Mitt Romney says the Iranians released hostages in 1981 because they feared Ronald Reagan's approach to foreign policy.
This is the way i remembered it! But the right will see it a different way, for some reason the Republicans have rewritten history on this matter.
First, a reminder of what the hostage crisis was all about. In 1979,
the Shah of Iran -- who had been installed and supported by successive
United States administrations -- was overthrown by Islamic
revolutionaries. Militants took over the American embassy and held
hostages from Nov. 4, 1979, until Jan. 20, 1981 -- the day President
Jimmy Carter passed the reins to Reagan, who had defeated him amid
widespread public disapproval of the incumbent’s handling of the crisis.
"Iran contacted the Carter administration in September 1980 with a
proposal to end the hostage crisis," said Gary Sick, a Columbia
University professor who has written two books about the Iran hostage
crisis. "The U.S. made a proposal. Iran responded with an unacceptable
offer just a day or two before the election. Afterwards, they nominated
the Algerians to act as intermediaries. Those valuable discussions went
on until literally the day or two before the inauguration, and they were
settled by the Iranians caving in on a number of issues that were
extremely costly to them. By my calculations, the Iranians ended up
paying about $300,000 per hostage per day of incarceration."
The agreement that led to the release, as described by the New York Times
11 days after it occured, revolved around $11 billion to $12 billion in
Iranian assets that Carter had frozen 10 days after the seizure of the
U.S. embassy. It had been negotiated over the course of several months
before Reagan's inauguration.
The Times, in its account of the inauguration, reported that
"no one on the speaker's stand knew of the latest developments in Iran.
Word quickly spread among the governors, Congressmen and Reagan friends,
family and aides as they left the platform."
Carter informed Reagan at 8:31 a.m. that the release of the hostages
was imminent, "but the onetime bitter rivals for the presidency told
reporters as they entered the speaker's area separately, to the flourish
of trumpets, that the hostages had not yet taken off from Tehran. The
President got his first chance to announce the news at 2:15 p.m. at a
luncheon with Congressional leaders in Statuary Hall in the Capitol."
So Reagan, not Carter, got to bask in the glow of the hostages’ safe
return. However, we contacted seven scholars of the period, and their
consensus was that neither Reagan nor his philosophy played any
significant role in freeing the hostages.
"Well before Reagan became president, the deal for releasing the
hostages had already been worked out by the Carter administration's
State Department and the Iranians, ably assisted by Algerian diplomats,"
said David Farber, a Temple University historian and author of Taken Hostage: The Iranian Hostage Crisis and America's First Encounter with Radical Islam.
"No Reagan administration officials participated in the successful
negotiations," Farber added. "The Iranian government waited to
officially release the Americans until Carter had left the presidency as
a final insult to Carter, whom they despised. They believed Carter had
betrayed the Iranian revolution by allowing the self-exiled Shah to
receive medical attention in the United States and then had threatened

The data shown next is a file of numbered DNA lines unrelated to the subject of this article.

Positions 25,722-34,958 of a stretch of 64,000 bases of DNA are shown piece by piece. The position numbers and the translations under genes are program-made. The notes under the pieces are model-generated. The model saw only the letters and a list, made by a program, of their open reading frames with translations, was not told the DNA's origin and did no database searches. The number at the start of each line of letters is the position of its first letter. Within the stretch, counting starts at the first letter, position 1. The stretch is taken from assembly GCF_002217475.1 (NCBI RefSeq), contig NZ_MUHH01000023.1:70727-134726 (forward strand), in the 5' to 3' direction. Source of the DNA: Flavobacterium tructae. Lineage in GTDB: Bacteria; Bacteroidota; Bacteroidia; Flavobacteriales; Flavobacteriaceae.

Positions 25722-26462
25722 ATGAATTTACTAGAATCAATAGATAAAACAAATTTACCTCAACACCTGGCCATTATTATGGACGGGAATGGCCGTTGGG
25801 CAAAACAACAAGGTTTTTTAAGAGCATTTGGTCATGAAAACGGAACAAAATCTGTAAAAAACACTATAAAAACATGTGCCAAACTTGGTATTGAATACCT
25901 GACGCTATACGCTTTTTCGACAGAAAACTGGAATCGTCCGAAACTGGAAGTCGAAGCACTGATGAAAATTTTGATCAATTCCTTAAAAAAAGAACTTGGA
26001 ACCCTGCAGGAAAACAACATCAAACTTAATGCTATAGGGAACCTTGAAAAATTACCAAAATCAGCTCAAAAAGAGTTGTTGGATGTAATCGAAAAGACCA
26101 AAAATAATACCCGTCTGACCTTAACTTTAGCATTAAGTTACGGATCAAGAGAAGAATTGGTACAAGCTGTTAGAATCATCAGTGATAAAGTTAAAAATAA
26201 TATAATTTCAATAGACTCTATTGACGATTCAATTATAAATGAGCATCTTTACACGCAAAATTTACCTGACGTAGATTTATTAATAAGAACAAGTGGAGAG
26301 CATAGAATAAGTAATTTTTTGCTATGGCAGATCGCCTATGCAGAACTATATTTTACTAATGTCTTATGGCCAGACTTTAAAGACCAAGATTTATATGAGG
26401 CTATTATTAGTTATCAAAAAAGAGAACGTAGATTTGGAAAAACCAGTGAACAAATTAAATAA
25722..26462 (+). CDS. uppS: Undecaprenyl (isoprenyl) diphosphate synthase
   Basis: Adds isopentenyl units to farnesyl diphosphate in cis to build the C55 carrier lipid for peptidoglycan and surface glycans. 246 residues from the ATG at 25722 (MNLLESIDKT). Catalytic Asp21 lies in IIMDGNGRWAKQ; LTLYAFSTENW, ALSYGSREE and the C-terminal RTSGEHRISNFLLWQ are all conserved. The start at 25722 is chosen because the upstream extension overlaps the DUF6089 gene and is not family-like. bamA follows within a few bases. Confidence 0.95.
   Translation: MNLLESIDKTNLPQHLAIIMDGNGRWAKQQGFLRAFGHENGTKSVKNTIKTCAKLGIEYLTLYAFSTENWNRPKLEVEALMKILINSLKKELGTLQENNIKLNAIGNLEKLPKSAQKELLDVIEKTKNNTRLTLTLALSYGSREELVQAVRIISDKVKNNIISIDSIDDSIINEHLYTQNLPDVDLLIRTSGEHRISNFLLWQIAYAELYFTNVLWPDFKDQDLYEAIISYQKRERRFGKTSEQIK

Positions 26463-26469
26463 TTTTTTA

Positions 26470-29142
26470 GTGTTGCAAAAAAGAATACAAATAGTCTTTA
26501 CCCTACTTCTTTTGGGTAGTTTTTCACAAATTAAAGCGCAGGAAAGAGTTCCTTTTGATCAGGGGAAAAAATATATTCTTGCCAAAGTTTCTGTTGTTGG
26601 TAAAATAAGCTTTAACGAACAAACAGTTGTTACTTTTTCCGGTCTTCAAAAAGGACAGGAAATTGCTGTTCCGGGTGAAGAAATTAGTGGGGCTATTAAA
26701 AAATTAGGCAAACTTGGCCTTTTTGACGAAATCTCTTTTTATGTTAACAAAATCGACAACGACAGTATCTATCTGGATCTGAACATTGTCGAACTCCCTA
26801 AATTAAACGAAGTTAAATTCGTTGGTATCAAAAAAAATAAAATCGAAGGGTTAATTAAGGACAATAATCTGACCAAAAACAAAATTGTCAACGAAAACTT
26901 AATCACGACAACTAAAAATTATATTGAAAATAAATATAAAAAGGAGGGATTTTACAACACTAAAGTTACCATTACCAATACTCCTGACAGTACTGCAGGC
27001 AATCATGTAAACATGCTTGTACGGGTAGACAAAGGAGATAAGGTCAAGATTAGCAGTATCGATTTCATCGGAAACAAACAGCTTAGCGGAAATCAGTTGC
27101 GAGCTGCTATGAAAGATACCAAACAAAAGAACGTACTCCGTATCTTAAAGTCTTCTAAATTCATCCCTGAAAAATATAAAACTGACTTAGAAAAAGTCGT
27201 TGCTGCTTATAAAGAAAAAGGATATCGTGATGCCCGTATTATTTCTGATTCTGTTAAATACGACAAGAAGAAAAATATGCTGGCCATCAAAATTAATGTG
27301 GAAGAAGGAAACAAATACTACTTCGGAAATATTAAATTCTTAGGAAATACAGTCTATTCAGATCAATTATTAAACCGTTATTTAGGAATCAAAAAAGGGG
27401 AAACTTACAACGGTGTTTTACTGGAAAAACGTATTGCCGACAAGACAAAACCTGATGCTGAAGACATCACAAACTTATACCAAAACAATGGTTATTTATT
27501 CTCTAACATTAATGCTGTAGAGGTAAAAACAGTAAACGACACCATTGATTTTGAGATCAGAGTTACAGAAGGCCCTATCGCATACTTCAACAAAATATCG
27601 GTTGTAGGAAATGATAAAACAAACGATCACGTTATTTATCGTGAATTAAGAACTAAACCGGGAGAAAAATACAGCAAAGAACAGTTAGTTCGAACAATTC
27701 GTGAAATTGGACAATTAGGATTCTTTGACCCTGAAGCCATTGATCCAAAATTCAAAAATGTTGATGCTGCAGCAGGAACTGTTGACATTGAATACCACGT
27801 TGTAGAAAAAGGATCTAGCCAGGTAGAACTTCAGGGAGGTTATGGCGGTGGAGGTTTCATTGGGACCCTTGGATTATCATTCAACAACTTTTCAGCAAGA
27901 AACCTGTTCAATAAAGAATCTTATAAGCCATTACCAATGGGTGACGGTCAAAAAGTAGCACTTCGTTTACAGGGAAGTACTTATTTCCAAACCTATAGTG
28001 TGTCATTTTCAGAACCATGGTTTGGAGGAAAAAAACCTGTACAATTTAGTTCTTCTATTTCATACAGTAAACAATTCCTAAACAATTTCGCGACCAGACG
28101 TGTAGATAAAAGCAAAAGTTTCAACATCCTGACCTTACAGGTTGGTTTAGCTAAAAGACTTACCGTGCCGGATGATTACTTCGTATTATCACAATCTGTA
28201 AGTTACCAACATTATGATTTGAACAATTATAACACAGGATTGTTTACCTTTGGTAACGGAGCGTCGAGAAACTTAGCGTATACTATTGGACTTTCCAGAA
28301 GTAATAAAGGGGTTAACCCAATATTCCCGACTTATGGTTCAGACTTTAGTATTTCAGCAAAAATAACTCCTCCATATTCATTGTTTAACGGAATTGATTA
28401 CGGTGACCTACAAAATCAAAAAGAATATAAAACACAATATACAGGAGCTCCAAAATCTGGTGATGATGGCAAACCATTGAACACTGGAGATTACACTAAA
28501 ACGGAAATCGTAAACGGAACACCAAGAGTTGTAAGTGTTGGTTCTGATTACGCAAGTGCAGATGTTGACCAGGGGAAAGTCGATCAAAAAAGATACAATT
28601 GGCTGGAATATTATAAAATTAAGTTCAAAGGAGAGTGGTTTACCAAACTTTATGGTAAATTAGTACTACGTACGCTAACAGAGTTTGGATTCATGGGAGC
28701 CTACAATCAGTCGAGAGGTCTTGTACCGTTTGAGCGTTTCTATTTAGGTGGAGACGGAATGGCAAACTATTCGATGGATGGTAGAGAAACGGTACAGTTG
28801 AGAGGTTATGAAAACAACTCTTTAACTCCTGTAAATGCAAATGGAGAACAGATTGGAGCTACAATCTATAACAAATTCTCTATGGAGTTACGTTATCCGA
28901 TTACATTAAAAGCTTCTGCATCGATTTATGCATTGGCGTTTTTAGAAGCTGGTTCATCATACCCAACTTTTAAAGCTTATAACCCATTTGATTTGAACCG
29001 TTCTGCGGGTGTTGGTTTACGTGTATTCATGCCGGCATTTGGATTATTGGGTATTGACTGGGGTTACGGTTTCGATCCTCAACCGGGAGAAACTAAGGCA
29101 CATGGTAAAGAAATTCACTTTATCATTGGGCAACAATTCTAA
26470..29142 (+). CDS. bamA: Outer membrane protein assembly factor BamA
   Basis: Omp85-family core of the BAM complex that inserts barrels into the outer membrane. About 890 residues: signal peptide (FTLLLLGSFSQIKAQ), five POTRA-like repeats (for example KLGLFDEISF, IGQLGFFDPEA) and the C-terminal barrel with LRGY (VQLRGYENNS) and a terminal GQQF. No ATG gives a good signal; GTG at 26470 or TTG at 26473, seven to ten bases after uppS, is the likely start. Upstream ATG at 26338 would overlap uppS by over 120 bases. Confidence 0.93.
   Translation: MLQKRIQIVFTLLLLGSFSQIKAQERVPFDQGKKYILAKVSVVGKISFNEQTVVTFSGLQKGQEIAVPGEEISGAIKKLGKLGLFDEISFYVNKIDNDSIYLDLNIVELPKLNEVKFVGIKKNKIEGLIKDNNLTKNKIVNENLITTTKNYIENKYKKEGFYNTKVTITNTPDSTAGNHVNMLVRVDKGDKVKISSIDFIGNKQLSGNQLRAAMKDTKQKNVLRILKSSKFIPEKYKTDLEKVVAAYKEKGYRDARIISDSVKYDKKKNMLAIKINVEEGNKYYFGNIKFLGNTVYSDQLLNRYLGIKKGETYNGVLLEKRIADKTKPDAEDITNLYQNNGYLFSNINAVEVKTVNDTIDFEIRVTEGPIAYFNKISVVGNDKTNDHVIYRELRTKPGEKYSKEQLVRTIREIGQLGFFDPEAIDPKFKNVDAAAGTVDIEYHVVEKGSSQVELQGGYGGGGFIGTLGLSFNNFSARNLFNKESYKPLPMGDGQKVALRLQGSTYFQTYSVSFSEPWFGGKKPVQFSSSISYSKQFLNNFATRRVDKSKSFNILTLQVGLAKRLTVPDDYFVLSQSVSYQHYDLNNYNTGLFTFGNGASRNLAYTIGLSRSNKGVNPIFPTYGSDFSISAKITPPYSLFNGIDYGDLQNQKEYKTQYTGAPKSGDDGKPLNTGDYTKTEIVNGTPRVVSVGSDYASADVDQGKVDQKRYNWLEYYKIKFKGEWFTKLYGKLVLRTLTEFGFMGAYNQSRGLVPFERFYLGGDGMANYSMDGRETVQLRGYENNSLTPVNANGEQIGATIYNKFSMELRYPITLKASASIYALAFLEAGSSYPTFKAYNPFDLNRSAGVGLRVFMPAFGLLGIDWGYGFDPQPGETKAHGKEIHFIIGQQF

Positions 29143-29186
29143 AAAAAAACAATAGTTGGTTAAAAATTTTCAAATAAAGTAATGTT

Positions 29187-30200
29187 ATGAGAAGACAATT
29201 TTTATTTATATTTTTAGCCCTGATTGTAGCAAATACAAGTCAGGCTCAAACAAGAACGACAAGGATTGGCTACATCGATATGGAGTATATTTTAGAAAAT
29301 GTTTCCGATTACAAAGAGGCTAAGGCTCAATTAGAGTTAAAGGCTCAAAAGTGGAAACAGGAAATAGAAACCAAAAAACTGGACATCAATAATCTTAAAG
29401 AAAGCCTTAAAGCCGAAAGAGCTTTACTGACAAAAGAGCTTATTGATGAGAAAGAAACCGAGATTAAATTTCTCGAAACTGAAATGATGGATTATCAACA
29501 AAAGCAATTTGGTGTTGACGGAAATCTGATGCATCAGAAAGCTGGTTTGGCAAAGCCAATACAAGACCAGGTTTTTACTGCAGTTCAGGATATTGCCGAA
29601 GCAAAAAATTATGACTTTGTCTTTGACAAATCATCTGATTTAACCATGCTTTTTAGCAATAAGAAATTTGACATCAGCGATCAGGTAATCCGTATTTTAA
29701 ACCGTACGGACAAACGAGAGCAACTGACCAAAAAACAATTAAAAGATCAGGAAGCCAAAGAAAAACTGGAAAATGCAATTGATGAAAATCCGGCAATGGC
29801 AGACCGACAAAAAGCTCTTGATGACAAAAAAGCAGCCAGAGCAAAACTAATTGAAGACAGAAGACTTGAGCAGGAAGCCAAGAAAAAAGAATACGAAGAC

their new government by attempting, unsuccessfully, to use military
force in April 1980 to free the hostages."
"By doing this, Iran thought they were showing the world that they
could meddle in our affairs, just as we had done to them in 1953," added
Dave Houghton, a political scientist at the University of Central
Florida and author of U.S. Foreign Policy and the Iran Hostage Crisis.
Houghton suggested that Iran had a relatively unsophisticated grasp of
U.S. politics, and said he thinks it’s possible that the Iranians
"didn’t even know what Reagan had said on the campaign trail."
"I don't think they were scared into the release," Houghton said. "In
all likelihood, they released the hostages because they needed the
sanctions we'd placed on them lifted so they could finance their war
The one scholar who entertained the possibility that Iran was taking
heed of the future president’s philosophy was Michael Gunter, a
political scientist at Tennessee Tech University and the author of
several papers about the crisis. Still, Gunter added, the "main reason
for the release" was that "the mileage the Iranians had gained by
holding the hostages had been used for everything it was worth and there
was no further advantage in continuing."
Several other experts agreed that the Iranians’ focus was on Carter, not Reagan.
"If it was related to the occupant of the White House, it certainly had
more to do with Carter than Reagan," said Stephen Kinzer, a former New York Times reporter who now teaches at Boston University and authored the book, Reset: Iran, Turkey, and America’s Future.
"My guess is that the hostages would have been released even if someone
else had been inaugurated -- anyone but Carter. The Iranians had come
to hate Carter and didn't want to give him a triumph. Giving it to
someone else was fine with them."
Sick, the Columbia University professor, said that "those who wish to
believe that the final flurry of activity was out of fear of Reagan have
a right to their opinion. Those closer to the events believed that the
Iranians, who had clearly decided months earlier that the hostages were a
wasting asset, feared that they would have to start the whole laborious
process of negotiation over from scratch with a new administration,
which obviously had no great appeal."
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